By Frank Giles
The Waters of the United States (WOTUS) rule has burbled back up from the regulatory depths. On Dec. 30, 2022, the U.S. Environmental Protection Agency (EPA) and the U.S. Army Corps of Engineers released a final rule to redefine WOTUS under the Clean Water Act. This marks the third attempt to define the term that started with the Obama administration’s initial attempt, which was walked back by the Trump administration. The Biden attempt follows more closely with the Obama administration’s original language.
Farm groups have raised alarms that the latest definition would cause uncertainty for agriculture, leaving growers with new costly regulatory hurdles and the threat of potential lawsuits. Rep. Glenn “GT” Thompson (R-PA), chairman of the House Committee on Agriculture, cosponsored a WOTUS resolution of disapproval under the Congressional Review Act (CRA) on Feb. 2.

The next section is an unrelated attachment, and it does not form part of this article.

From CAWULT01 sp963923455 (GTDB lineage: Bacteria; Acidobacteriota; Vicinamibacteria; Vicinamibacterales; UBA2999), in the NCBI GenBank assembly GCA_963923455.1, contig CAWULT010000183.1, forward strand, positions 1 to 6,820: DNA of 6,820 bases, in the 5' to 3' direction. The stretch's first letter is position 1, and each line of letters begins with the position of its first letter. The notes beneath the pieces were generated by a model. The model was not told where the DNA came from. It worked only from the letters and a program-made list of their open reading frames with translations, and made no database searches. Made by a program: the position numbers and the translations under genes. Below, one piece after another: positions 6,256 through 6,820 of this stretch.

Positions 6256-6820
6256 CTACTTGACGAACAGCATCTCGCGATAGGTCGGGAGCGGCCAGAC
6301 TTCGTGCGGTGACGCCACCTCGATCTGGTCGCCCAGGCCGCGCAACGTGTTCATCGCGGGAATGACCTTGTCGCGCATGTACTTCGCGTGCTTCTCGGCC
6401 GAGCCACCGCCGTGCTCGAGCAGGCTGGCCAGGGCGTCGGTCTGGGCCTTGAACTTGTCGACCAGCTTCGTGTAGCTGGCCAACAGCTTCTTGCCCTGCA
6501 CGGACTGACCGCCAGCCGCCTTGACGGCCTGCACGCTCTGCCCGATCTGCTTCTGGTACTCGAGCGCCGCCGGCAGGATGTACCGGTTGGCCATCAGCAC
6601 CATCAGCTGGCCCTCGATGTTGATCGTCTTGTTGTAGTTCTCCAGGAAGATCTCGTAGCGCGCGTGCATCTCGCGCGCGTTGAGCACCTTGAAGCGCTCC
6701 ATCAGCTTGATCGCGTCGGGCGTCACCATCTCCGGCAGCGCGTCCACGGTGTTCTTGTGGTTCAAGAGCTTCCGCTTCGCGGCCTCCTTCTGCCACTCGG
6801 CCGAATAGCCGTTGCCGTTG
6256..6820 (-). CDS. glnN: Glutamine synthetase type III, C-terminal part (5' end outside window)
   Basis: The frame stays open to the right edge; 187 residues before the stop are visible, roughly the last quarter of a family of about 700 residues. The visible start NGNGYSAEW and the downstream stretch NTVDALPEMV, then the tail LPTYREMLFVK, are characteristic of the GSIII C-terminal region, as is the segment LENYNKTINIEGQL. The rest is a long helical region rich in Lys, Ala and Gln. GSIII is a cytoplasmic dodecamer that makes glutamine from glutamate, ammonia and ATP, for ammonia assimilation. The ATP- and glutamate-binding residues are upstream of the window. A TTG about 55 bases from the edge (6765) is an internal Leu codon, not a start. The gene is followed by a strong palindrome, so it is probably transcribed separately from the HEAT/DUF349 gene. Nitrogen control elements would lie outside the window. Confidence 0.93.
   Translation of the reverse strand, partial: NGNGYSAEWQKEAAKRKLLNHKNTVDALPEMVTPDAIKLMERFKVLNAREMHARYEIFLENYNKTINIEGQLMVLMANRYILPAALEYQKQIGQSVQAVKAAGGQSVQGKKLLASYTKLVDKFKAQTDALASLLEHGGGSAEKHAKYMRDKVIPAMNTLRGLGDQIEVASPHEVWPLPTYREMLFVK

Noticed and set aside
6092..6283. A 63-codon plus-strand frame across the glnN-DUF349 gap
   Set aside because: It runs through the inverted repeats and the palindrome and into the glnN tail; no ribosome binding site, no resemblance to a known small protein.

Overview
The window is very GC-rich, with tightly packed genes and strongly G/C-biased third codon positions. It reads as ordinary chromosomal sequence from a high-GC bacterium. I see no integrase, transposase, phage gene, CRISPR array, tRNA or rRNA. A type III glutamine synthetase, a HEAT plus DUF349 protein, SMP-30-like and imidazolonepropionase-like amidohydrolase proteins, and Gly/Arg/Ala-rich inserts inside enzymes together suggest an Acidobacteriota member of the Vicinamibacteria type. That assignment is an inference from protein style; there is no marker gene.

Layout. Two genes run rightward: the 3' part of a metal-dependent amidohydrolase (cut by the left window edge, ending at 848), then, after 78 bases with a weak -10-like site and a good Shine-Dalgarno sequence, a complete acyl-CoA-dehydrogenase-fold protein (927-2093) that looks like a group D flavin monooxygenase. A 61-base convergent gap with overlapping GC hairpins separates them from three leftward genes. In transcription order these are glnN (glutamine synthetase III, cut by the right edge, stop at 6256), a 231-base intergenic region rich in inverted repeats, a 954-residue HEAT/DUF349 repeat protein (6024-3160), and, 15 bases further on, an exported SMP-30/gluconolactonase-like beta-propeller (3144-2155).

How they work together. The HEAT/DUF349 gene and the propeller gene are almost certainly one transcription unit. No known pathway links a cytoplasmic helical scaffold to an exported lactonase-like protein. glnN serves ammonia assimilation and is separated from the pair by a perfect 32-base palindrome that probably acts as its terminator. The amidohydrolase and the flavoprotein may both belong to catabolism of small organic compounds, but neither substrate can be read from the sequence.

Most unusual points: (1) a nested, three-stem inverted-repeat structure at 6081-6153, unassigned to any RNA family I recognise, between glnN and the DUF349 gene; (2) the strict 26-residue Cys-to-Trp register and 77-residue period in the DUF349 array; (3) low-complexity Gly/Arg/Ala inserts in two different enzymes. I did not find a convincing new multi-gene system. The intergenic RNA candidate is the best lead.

“Farmers, ranchers and landowners deserve a WOTUS definition that is fair to agriculture and maintains the historical reach of the Clean Water Act — neither of which is accomplished by this rule,” Thompson said. “Rather than providing certainty, the Biden administration has exposed our rural communities to further ambiguity and regulatory burdens that hinder producers’ ability to provide a safe and affordable food supply.”
A similar measure was introduced in the Senate. Under the CRA, Congress can strike down a federal agency rule through a resolution of disapproval if both houses approve the measure and it is signed by the president. The likelihood of that occurring is virtually zero with the Democrats in control of the Senate and White House. But the resolution shines a light on the highly controversial rule.
Farm groups have been most concerned by the language “significant nexus” in the rule, which they argue could be vaguely interpreted and vastly expand EPA regulatory authority to lands not currently under Clean Water Act jurisdiction.